On the other hand, Maimonides still kept the laws of murder and capital punishment in his great code. He also explains the reason for this: murder is different than other crimes. Murder in its premeditated form does not allow a society to function, a community to form. Since one of the central goals of the law is to create just community, a murderer falls outside of this community and forfeits his rights to live in this community. Execution seemed to Maimonides the only solution. Rabbi Menahem HaMe’iri writing in the 14th century, also argued that courts outside the land of Israel should be allowed to apply capital punishment. In certain very exigent circumstances, Jewish communities in the middle ages actually carried out the death penalty.
The question, then, is this. Does rabbinic Judaism see the death penalty as necessary for the functioning of the system as a whole? For the good of the community? There are those who argue that, yes, the death penalty is indeed necessary for the good of the community. Stephen Passamanek, an eminent scholar and emeritus professor at HUC-JIR in Los Angeles, has argued that the death penalty is part of a process which “with atonement and forgiveness clears the offender’s slate of his grave sin,” and that a “balance is restored… because the life of the offender is not held more worthy than the life of his victim.”
Indeed asking for and receiving forgiveness from the person wronged is central to the halakhic, or Jewish legal notion of justice. Passamanek’s argument is that this is impossible in the case of homicide since the victim is not able to forgive. However, this, I believe, is a misreading of the tradition, on two counts. The death, that together with suffering and atonement clear the offender’s slate and brings about forgiveness, need not be the result of execution. It is the murderer’s death that brings forgiveness in its wake. The rabbis understand natural death as a painful and cleansing process. Second, there is a procedure, articulated by the Rabbis in the Talmud (b Yoma 86b) and codified by Maimonides (Laws of Tshuvah, chapter 2), by which one can, and actually should, ask forgiveness of a dead person. The offender is mandated to bring ten people to the cemetery and publicly declare his crime and beg for forgiveness.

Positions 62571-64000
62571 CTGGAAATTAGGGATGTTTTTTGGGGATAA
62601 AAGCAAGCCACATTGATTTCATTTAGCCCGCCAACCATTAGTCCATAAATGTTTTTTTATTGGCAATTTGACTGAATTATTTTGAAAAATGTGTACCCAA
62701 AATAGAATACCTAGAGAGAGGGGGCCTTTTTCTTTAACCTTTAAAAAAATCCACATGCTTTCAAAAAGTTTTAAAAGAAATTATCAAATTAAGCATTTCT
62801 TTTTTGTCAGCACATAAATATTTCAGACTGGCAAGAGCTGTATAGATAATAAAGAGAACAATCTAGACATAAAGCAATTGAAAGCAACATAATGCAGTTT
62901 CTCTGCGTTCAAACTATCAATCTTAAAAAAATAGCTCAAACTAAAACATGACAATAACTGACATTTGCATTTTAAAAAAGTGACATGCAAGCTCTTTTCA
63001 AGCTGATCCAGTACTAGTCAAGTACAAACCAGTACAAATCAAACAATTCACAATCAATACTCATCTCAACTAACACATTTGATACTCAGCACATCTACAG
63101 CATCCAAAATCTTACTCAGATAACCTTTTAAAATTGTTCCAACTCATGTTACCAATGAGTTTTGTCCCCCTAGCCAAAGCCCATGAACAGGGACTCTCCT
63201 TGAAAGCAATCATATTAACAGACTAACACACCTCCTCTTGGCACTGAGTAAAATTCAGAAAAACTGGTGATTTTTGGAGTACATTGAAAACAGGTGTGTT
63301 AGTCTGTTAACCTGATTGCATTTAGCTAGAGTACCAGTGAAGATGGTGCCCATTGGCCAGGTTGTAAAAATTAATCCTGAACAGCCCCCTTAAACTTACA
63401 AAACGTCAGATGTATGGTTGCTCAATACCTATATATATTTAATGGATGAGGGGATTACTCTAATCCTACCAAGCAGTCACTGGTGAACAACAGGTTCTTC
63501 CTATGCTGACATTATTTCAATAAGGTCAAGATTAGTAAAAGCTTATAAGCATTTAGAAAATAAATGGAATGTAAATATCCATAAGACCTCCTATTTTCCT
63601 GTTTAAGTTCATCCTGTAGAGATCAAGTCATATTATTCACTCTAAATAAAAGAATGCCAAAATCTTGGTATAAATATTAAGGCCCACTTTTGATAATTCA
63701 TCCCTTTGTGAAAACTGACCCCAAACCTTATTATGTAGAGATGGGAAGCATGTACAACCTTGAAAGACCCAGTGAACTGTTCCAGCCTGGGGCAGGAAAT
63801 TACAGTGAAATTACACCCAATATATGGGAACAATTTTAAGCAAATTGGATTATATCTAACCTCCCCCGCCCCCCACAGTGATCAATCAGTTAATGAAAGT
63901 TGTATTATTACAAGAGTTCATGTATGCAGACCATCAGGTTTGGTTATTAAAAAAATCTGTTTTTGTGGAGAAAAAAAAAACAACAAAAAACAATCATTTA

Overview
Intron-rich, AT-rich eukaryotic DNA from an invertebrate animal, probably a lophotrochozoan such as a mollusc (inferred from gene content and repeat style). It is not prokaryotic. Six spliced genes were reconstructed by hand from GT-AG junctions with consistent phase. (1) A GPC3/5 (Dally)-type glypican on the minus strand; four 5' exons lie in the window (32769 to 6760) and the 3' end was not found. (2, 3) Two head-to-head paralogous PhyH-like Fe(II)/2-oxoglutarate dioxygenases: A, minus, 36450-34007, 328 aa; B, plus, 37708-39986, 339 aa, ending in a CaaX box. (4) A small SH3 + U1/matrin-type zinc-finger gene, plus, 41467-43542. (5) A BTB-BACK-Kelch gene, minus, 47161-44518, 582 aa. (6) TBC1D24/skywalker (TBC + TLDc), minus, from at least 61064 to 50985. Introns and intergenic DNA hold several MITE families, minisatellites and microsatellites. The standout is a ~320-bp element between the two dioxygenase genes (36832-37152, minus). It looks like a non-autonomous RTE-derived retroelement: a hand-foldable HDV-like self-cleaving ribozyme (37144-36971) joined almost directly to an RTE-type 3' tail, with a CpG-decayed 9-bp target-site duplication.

Capital punishment itself, then, is neither central nor vital for the functioning of the halakhic system or the health of society. The ultimate goal is to repair the tear in the fabric of the community in two ways. On the one hand isolating the murderer from the community, allowing him or her to atone for their sins and to suffer in the knowledge of the crime that they committed. Their ultimate death (at the end of their lives) if it follows upon a path of atonement marks their forgiveness. At the same time, the murderer should ask forgiveness of the victim (perhaps through the family, if that is appropriate) and thus restore the appropriate balance between offender and victim.